Keith Jarrett - Vienna Concert
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Keith Jarrett
Vienna Concert

Although I write about mostly modern electronic and indie and avant rock on this site, my musical interests have always included just about every musical genre. While I don't have the depth of knowledge that some do in either classical or jazz (or anything else for that matter), I've slowly tried to delve into and expand my listening into both genres (which are admittingly pretty intimidating to someone without much knowledge of either) and pull out the things that strike me on a certain level. In some cases (I won't name names), the names that everyone seems to mention all the time simply didn't do it for me, and at other times I wished I hadn't missed out on a particular release for so long.

Such is the case with Vienna Concert by Keith Jarrett. After hearing a friend rave about Jarrett for long periods of time, I slowly started listening to different pieces of his work as they were recommended. While there are other works by Jarrett that I also enjoy (The Köln Concert, parts of his epic Live At The Blue Note recordings), The Vienna Concert is the one piece of his work that I feel is utterly indispensible. Recorded in 1991 at the Vienna State Opera, it's just Jarrett at the piano but it is quite simply one of the most soulful and beautiful pieces of music that I've ever heard recorded on the instrument.

Like much of Jarrett's work, Vienna Concert is improvised, and it is broken into two long pieces. The first part runs just over forty minutes and the second just over twenty-five. The first piece alone is completely worth having by itself as Jarrett builds slowly from a devastatingly beautiful contemplative melody into a soulful swagger that has Jarrett letting out some of his trademark "oohs" and "aahs" as he hits just the right spots. As the piece repeats variatons on the theme, it has moments where it gradually builds in intensity and then backs off again, tugging you closer and then just slightly easing back to draw you in even more.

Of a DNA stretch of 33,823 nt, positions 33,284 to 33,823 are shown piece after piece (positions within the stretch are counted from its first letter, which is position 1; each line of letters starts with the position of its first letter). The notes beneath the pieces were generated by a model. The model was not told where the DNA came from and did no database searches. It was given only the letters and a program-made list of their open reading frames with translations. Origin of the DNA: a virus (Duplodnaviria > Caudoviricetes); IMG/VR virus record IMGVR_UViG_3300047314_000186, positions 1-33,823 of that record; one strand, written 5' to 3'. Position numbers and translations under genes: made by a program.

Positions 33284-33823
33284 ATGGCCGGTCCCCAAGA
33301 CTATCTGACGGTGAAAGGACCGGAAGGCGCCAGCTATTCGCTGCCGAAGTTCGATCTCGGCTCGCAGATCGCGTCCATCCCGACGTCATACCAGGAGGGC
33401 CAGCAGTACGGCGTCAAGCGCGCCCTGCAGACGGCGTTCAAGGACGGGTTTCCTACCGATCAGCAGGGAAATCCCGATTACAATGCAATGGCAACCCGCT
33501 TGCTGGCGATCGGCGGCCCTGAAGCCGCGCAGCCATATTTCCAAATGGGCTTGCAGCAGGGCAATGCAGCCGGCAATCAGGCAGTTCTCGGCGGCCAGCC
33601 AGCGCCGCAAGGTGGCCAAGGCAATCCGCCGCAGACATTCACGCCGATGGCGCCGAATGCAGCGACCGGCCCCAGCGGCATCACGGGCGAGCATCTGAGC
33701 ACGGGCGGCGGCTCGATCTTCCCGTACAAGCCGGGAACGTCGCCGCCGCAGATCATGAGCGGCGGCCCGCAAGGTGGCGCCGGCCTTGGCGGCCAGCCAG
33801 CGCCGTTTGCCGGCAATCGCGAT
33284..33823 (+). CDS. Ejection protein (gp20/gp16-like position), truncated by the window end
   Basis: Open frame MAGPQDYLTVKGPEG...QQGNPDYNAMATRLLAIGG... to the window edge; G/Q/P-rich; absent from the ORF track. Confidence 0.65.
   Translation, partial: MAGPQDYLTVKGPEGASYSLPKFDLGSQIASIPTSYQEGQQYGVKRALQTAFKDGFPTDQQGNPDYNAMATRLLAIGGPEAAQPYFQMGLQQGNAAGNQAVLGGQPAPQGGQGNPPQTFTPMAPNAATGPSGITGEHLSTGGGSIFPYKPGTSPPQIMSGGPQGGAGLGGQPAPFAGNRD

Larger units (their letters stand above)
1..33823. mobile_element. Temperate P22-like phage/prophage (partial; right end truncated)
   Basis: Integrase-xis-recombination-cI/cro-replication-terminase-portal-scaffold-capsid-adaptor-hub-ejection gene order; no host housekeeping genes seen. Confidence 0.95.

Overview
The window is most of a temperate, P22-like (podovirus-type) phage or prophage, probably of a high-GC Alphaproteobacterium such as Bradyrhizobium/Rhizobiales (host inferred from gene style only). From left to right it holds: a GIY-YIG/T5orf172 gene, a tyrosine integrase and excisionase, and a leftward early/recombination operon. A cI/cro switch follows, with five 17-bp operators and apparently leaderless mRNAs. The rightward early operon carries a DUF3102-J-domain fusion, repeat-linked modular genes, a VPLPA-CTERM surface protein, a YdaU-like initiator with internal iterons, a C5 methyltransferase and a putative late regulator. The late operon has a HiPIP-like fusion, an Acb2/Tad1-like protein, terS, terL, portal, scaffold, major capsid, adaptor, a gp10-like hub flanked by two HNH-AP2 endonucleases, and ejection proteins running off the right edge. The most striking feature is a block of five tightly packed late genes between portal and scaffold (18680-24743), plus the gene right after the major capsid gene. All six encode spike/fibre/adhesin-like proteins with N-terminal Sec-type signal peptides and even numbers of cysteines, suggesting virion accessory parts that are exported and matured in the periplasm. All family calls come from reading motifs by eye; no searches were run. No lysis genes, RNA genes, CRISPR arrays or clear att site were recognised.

About halfway through, Jarrett takes the piece higher and higher, changing the feel and the chord progression before again backing off and taking things down very quiet before unleashing an almost riotous section about two-thirds of the way into the recording that keeps piling on the tension until you wonder if the whole piece is going to fall apart in shambles. Again showing the work of a musician who is completely on, he pulls back just slightly but winds down the piece with what may be the most uplifting and beautiful moments on the entire recording.

Part II starts with much more intensity than Part I and as a result doesn't feel quite as varied overall but Jarrett's piano prowess is still on fine display as he moves through several spirited passages that are absolutely astounding. As a musician who has a hard time doing much of anything musical, it's rather astounding for me to hear someone so obviously in tune with their instrument that they can sit down and play nearly seventy minutes of music (without planning any of it beforehand) and having it come out so amazing. Speaking about the The Vienna Concert, Jarrett stated, "I have courted the fire for a very long time, and many sparks have flown in the past, but the music on this recording speaks, finally, the language of the flame itself."

I have to agree with him.

rating: 1010
Aaron Coleman 2005-01-13 00:00:00